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I Factors that determine the coefficient of linear expansion

  1. Mar 5, 2017 #1

    The concept is interesting and applying its formula isn't even tedious, but what are the real factors that determine α here? I understand that thermal expansion is a direct consequence of the average separation between atoms. And that the coefficient can be found through different experiments. But I want to understand why different solids have different coefficients.

    I think my strongest insight is that α value must be somehow inversely proportional to a solid's density. So we have soft metals like aluminum with high values of α and epoxy with twice that of alumn. And then we have dense metals like steel that don't really expand that much. Titanium is one of the hardest metals I've worked with and its coefficient α is very low. Is there a strong relationship between these two? Or is there a factor more relevant?
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  3. Mar 6, 2017 #2
    I would probably guess that the strength of the molecular bonds is a better predictor of thermal expansion. Of course, stronger molecular bonds go somewhat hand in hand the more rigid the object is, and thus solids would have less expansion.
  4. Mar 6, 2017 #3


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    Agreed. Since thermal expansion in ceramics and metals is primarily dependent on the shape of the atomic pair potential and its depth, the coefficient of thermal expansion in these materials is generally inversely correlated with the density, the stiffness, and the melting temperature, all of which tend to increase with bond strength.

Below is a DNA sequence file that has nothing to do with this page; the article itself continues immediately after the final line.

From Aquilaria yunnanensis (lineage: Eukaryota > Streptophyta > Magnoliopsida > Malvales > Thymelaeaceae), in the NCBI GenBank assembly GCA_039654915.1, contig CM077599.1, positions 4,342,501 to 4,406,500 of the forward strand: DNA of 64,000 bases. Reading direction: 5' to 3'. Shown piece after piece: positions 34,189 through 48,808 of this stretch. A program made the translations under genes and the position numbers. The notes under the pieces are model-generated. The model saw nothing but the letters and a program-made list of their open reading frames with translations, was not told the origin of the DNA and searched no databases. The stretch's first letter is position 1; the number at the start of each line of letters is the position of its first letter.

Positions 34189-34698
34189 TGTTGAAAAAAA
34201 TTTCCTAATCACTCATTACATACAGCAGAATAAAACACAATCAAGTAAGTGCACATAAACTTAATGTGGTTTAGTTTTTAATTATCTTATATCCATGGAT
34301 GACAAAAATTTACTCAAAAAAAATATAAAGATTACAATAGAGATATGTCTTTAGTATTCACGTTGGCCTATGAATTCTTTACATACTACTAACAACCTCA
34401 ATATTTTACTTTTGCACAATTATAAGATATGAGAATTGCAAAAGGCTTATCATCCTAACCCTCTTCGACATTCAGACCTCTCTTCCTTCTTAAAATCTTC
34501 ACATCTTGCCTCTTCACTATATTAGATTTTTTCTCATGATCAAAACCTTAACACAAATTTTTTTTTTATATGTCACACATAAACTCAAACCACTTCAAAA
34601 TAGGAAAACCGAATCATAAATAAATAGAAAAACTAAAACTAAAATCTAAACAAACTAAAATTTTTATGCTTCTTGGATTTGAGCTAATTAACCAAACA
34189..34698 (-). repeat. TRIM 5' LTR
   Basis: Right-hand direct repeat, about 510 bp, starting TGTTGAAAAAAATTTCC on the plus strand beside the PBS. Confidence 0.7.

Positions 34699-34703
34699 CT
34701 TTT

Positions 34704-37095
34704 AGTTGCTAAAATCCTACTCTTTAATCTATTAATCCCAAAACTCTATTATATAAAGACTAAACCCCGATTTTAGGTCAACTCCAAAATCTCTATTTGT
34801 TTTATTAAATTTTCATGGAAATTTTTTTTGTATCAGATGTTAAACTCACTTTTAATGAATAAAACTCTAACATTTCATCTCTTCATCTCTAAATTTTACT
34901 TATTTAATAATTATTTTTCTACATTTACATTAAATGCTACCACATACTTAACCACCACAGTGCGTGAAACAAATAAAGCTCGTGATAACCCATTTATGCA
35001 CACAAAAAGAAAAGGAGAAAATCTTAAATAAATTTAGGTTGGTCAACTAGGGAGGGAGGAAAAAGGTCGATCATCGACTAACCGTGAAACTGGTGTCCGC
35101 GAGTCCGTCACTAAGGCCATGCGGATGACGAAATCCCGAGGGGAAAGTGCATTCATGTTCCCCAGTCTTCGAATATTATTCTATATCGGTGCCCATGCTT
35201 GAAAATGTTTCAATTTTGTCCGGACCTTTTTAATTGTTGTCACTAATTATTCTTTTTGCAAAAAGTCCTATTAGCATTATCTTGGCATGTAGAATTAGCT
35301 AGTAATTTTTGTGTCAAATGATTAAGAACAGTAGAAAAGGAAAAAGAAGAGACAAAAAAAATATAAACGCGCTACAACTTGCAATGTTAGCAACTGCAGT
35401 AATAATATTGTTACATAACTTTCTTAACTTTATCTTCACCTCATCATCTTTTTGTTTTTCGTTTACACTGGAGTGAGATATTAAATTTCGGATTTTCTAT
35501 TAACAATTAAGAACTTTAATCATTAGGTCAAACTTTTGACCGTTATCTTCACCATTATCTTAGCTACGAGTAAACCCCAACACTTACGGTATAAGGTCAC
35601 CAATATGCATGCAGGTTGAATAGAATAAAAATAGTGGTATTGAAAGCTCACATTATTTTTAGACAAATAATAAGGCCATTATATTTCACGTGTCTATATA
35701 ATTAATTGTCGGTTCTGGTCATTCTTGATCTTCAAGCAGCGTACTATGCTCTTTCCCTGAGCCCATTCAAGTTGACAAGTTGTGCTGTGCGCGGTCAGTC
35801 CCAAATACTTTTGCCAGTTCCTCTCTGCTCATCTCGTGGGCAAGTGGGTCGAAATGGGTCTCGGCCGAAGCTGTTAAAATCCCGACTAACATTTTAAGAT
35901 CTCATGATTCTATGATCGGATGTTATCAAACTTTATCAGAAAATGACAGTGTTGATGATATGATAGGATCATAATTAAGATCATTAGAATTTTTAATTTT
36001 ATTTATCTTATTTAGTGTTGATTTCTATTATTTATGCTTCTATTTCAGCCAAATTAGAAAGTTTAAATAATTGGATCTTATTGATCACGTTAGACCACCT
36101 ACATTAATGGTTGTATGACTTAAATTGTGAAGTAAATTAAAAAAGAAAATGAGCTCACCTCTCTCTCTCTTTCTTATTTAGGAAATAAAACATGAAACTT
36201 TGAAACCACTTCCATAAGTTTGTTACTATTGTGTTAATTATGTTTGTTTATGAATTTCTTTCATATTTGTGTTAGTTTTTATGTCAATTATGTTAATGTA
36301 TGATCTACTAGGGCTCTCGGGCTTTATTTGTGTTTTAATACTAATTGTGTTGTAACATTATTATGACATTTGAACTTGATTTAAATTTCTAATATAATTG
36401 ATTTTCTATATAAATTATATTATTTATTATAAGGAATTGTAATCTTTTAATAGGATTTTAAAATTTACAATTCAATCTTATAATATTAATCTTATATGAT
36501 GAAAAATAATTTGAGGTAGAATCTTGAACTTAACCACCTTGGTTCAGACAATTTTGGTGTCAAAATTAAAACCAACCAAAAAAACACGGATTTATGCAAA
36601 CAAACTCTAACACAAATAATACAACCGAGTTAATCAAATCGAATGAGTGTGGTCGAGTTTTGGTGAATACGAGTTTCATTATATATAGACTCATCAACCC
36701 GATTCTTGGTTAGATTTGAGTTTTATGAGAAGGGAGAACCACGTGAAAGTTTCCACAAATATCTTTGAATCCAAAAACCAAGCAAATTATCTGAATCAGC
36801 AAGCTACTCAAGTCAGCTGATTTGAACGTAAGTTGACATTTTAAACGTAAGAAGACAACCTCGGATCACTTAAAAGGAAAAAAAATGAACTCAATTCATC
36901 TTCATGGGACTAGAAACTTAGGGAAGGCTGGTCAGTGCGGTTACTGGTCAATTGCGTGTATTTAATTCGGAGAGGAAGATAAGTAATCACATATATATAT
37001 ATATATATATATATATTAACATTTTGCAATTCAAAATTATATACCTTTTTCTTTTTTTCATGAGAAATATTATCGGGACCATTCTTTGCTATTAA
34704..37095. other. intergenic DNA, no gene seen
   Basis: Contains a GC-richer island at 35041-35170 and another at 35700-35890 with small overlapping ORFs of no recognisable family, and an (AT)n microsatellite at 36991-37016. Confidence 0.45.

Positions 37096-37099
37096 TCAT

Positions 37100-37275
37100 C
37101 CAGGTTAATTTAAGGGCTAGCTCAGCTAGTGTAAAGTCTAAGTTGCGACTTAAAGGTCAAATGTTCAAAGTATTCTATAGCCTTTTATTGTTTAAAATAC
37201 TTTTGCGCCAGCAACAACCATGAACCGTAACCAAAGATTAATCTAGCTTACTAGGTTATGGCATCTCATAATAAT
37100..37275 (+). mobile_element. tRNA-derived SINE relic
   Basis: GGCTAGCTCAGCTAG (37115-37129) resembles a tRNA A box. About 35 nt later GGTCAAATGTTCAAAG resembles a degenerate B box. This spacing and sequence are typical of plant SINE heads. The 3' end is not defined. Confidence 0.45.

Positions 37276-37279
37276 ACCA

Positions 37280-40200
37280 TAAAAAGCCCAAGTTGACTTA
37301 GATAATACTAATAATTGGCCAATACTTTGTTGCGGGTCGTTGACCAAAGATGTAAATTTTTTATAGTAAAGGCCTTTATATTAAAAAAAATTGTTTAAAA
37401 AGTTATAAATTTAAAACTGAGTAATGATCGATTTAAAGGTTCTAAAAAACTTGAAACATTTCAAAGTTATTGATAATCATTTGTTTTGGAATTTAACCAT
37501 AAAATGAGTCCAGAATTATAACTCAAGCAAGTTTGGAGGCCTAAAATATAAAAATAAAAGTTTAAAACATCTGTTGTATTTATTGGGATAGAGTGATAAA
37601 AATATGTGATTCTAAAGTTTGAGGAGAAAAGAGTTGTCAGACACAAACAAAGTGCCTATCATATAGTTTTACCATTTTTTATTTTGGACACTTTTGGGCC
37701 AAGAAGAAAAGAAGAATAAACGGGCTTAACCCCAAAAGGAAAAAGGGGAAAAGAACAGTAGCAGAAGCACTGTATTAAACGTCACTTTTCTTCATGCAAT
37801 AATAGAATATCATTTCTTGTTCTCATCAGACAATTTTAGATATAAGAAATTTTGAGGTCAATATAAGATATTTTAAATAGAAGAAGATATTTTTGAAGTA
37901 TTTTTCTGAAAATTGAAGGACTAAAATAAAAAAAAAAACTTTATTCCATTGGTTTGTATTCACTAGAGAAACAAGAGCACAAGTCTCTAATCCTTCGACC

5. Mar 6, 2017 #4

    Vanadium 50

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    I don't think it's simple. Here's the coefficient of thermal expansion for Fe/Ni alloys as the Ni composition varies. Note the sharp minimum at 36%.

  6. Mar 6, 2017 #5


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    Oh, definitely. My link shows only the trend for elements, and even then the correlation isn't absolute. With ferritic alloys, you're going to get some coupling with magnetism that could complicate things tremendously. (Or let you design a cool low-thermal-expansion material, depending on how you look at it!)
  7. Mar 7, 2017 #6
    Really good stuff, thanks a bunch. Just a very subtle follow-up question on this...
    how does thermal conductivity relate to this coefficient? Does it have to do with its density, stiffness, melting temp like Mapes noted or molecular bonds like Rumborak suggested?
    When i a build a chart, there doesn't seem to be any, proportional or not, relationship..
    metal / a / k
    iron / 12 / 0.163
    copper/ 16.6 / 0.99
    Alum / 22.2 / 0.50

    It's a very small sample, but it already prevents any kind of linear relationship.. When I manipulate the formulas "ΔL=LαΔT" and "k = (Q*L) / (A*ΔT*Δt)", there definitely is some kind of inverse proportionality inherent, but the could the other variables be weighted more resulting in my skewed chart?
  8. Mar 7, 2017 #7
    Is there a specific reason why you would think the two are related? I mean, two values not being related is probably more the norm than the exception.
  9. Mar 7, 2017 #8
    Only because I have a lab question that asks what the relationship between the two is.. But yeah, to digress more, when I had manipulated the two formulas "ΔL=LαΔT" and "k = (Q*L) / (A*ΔT*Δt)", I ended up with a single equation that was obnoxiously hairy where, while "k" was on one side and "1/α", there was just too many other variables that affected the relationship..
  10. Mar 7, 2017 #9


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    Then such a question needs to be asked in the homework forum, with an attempt at a solution.

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